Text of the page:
## MATH 425-4: EXTRA CREDIT PROBLEMS II

Math 425-4, Fall 1997
Prof. Hochster

EC#5. After an in vitro fertilization procedure (IVF) four fertilized eggs are placed in the mother's uterus. Assume that each egg has one chance in ten of implanting successfully, and that this is independent of whether any of the others implants. What is the probability that none of the eggs will implant? That a single egg will implant? That there will be twins? That there will be triplets? That there will be quadruplets? [9/17]

EC#6. Give a formula for the number of ordered triples (A, B, C) of subsets of a set with n elements such that A and B are disjoint and B and C are disjoint as well. Explain why your formula is correct. [9/19]

EC#7. Let x, y and n be nonnegative integers. Suppose that you are interested in the number of strings of length n constructed from an ``alphabet" with x+y characters, where x of the characters are letters and y are numerals. On the one hand, the number of such strings should be x+y raised to the n th power. (Explain why.) A different way of counting is the following. For every integer r from 0 to n, count the number of strings in which r of the characters are letters and n-r are numerals, and then add all these terms up. Carry through this idea, and then explain why your results give another proof of the binomial theorem, at least when x and y are nonnegative integers [9/22]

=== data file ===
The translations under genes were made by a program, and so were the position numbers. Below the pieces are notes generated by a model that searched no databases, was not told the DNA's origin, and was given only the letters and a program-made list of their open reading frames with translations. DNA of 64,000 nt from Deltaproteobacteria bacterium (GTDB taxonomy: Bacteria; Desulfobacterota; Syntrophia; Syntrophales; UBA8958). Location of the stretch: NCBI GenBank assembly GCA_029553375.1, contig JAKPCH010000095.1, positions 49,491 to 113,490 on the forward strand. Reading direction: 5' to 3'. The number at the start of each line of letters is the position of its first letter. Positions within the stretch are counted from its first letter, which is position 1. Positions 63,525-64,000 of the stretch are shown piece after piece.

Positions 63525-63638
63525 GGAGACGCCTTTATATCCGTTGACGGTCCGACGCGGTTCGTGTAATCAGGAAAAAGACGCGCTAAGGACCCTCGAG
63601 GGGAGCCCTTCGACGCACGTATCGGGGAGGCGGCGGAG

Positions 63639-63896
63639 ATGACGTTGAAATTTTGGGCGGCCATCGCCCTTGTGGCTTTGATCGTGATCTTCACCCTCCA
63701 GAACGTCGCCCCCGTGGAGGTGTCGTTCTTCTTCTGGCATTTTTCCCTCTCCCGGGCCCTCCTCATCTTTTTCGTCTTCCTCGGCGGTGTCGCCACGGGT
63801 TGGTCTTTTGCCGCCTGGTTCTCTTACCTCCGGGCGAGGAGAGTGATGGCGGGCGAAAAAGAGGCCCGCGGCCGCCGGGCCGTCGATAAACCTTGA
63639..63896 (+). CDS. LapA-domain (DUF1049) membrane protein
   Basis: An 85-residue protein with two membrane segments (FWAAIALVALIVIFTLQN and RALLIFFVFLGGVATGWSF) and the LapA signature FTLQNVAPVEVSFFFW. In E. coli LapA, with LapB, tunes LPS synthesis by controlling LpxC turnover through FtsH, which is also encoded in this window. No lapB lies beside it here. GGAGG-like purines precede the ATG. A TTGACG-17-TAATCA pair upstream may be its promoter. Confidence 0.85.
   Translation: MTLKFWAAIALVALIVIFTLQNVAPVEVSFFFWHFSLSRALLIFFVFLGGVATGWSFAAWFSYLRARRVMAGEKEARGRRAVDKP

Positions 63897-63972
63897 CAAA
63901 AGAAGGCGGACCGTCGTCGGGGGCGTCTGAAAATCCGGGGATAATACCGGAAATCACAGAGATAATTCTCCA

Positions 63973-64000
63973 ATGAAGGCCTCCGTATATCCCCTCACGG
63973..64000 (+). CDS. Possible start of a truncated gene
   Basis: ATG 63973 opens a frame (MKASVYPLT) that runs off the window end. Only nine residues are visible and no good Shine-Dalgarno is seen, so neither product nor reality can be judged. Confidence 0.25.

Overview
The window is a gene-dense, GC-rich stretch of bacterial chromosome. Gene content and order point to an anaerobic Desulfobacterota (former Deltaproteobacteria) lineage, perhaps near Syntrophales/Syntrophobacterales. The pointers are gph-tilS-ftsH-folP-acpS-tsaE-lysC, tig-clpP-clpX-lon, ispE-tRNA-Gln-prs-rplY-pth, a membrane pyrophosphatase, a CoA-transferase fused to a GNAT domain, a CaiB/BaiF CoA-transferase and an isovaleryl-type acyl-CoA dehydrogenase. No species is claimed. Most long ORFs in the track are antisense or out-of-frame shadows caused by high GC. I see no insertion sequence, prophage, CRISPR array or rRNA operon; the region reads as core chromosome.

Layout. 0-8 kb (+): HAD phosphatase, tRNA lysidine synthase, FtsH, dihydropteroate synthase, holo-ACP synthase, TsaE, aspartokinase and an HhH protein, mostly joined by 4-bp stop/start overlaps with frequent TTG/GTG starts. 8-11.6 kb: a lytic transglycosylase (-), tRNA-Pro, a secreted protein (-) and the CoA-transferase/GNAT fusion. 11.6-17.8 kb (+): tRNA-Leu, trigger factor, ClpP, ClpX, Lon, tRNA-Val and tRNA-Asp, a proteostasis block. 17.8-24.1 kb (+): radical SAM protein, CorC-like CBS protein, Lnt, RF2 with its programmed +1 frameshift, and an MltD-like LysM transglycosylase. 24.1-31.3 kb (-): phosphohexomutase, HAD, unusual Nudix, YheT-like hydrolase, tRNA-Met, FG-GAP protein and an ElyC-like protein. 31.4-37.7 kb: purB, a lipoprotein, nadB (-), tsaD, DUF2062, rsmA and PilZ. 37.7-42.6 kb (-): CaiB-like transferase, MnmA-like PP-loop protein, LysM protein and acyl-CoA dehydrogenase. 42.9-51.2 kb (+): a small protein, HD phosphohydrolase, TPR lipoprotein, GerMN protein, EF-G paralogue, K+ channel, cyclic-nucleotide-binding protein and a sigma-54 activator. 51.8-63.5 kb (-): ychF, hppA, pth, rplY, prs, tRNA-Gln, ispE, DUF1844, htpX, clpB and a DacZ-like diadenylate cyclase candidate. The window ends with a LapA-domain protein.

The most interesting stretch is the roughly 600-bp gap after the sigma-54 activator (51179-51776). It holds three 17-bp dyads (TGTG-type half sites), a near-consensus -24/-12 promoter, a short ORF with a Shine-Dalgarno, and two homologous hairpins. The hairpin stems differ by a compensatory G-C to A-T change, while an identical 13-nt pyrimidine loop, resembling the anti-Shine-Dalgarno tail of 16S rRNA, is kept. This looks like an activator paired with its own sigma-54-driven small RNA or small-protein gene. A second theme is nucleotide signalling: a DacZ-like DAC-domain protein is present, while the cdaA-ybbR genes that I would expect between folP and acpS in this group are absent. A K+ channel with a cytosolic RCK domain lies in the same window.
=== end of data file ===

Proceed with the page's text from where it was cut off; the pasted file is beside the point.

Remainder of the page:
Remark. The idea of problem #7. actually proves the binomial theorem in general, because if two polynomials in one or several variables are equal for all values of the variables that are nonnnegative integers then they are equal. (This is true even if the coefficients are complex numbers.) This can be proved by induction on the number of variables. In fact, for polynomials in one variable x, if two polynomials f(x) and g(x) are equal for d+1 values of x, and both polynomials have degree at most d, then they are equal. (Otherwise their difference would be a nonzero polynomial of degree at most d with more than d roots.)

EC#8. Show that if two polynomials in two variables are equal for all nonnegative integer values of the variables, then they are equal. (You may assume the case of one variable, by the discussion in the remark.) [9/26]

EC#9. Generalize the idea of problem #7. to prove the multinomial theorem for nonnegative integer values of the variables. [9/29]